London Irish Rifles Association

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October 1943 - Termoli.

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The invasion of southern Italy continued steadily but slowly.  Along the Adriatic coast it was particularly slow, because the Germans were blowing up every bridge, culvert, and road, and as there was a bridge almost every half-mile along the only main road of the coast the German plan to delay the Eighth Army worked only too well. To prevent further delay and to expedite the invasion it was decided to land a force at Termoli, farther up the coast, and thus force the Germans to give ground in the south.  The Irish Brigade took part in this move, and when they sailed from Barletta on the morning of October 5 everyone looked forward to a pleasant sea cruise with maybe a few quiet days at Termoli.  But those days were not so quiet, for the reason that Termoli was well garrisoned by the Hun.

LANDING UNDER FIRE.

When the craft carrying the brigade arrived off Termoli harbour at 2230 hours on October 5, they were shelled from the shore.  The gun-fire had more of a nuisance value than being an accurate bombardment.  Commandos carried out the initial assault, followed by 36 Brigade, and then after a day or two the three Irish battalions landed.

The Commandos and 36 Brigade had been strongly counterattacked by tanks and infantry and the invaders could make no progress beyond the town.  The London Irish were ordered to capture a cemetery and a small hill about three-quarters of a mile from Termoli.  H and E Companies carried out the attacks and both objectives were taken after a spirited fight, in which Major Bill Westcott, commanding H Company, was wounded.

Operating with the 78th Division at this stage was the 1st Canadian Armoured Brigade, and a troop of the Three Rivers Regiment was attached to the battalion. They were absolutely first-class in every attack, and there was not a building, haystack, or suspicious piece of ground that did not receive their whole-hearted attention whenever an opportunity came.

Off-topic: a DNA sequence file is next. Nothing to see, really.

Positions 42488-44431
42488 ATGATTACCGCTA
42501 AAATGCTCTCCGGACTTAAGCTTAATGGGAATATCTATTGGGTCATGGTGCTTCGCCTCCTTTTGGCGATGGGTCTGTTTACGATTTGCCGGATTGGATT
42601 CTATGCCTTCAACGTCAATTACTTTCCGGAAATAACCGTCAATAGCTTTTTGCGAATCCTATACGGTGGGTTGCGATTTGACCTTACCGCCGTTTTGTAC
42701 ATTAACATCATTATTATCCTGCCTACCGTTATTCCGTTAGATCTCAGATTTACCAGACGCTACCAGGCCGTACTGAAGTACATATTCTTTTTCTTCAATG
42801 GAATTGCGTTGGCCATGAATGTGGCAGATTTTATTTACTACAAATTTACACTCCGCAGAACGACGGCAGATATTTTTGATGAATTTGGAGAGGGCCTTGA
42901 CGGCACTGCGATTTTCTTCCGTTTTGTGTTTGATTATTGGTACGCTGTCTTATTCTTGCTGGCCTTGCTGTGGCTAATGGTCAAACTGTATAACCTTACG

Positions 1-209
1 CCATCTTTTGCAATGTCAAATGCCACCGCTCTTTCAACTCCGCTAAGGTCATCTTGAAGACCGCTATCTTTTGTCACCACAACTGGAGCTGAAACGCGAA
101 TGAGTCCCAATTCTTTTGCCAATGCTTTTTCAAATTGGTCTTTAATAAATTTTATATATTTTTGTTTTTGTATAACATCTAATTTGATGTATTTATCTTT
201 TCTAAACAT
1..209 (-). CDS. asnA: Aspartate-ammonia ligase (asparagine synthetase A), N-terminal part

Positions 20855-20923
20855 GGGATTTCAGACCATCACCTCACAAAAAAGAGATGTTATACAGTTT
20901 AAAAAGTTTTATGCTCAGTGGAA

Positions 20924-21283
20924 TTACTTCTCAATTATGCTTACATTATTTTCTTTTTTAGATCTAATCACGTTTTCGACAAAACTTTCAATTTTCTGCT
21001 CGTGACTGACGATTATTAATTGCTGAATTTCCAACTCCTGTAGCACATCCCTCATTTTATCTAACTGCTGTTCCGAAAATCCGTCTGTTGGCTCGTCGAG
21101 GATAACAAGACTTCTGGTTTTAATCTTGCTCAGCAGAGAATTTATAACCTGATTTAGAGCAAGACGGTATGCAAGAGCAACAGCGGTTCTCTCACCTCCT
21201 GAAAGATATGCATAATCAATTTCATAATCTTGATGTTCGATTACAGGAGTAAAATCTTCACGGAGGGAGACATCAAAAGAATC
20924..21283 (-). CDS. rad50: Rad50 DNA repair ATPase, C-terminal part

The rest of the Irish Brigade made progress on the left, and then for twelve days they all remained outside Termoli while plans were made to widen the bridgehead.

There was intense patrol activity, which gradually reached Petacciato, eight miles from Termoli, while engineer parties removed the mines which the enemy had laid in the vicinity. Much useful information about the enemy and the surrounding country was obtained by the patrols.  One, a battle patrol led by Lieutenant Douglas Seymour, killed a couple of suspicious-looking “civilians” who were found to be Huns in disguise and belonging to the 1/64 Panzer Grenadiers whom the battalion had met earlier in Sicily.

Sergeant H Donaghy, MM, and his patrol ambushed an enemy truck as it was returning to the German lines after delivering supplies to the forward troops.  They fired heavily on the vehicle, wounding one of its occupants, but did not manage to stop it.

Petacciato, a small village on the top of rising ground on the north side of the River Sinacra, had to be taken to provide a jumping-off ground for the next major assault—the crossing of the River Trigno. A battalion attack on a two-company front was planned, F Company on the right and G Company on the left, with E Company protecting the forming-up position and H Company in reserve.  A squadron of the 44th Royal Tank Regiment was in support.  At 0100 hours on the 19th a barrage opened and the attack began.  F Company pushed forward; the leading platoon with Major Gibbs, brushing aside all opposition, arrived in the town five minutes after the barrage had lifted.  They found the enemy still recovering from the effects of the bombardment, with most of them hiding in the houses and other buildings.  They had “gone to ground.”  Among them were the gun-crews of the seventy-five’s guarding the roads into the town, but most of the enemy managed to escape, as the task of systematically clearing each building was a slow one.

Later, Lieutenant O’Connor, with the leading platoon of G Company, advanced to the southern end of the village, clearing a few machine-gun posts on the way, and by dawn the rest of G Company, who had been held up by enfilade fire, succeeded in occupying the southern half.  F Company also moved up during the early hours, and Petacciato fell.  The battalion suffered no casualties in the actual attack, and nineteen prisoners were taken.

Read the Irish Brigade's war diary account of the battle here.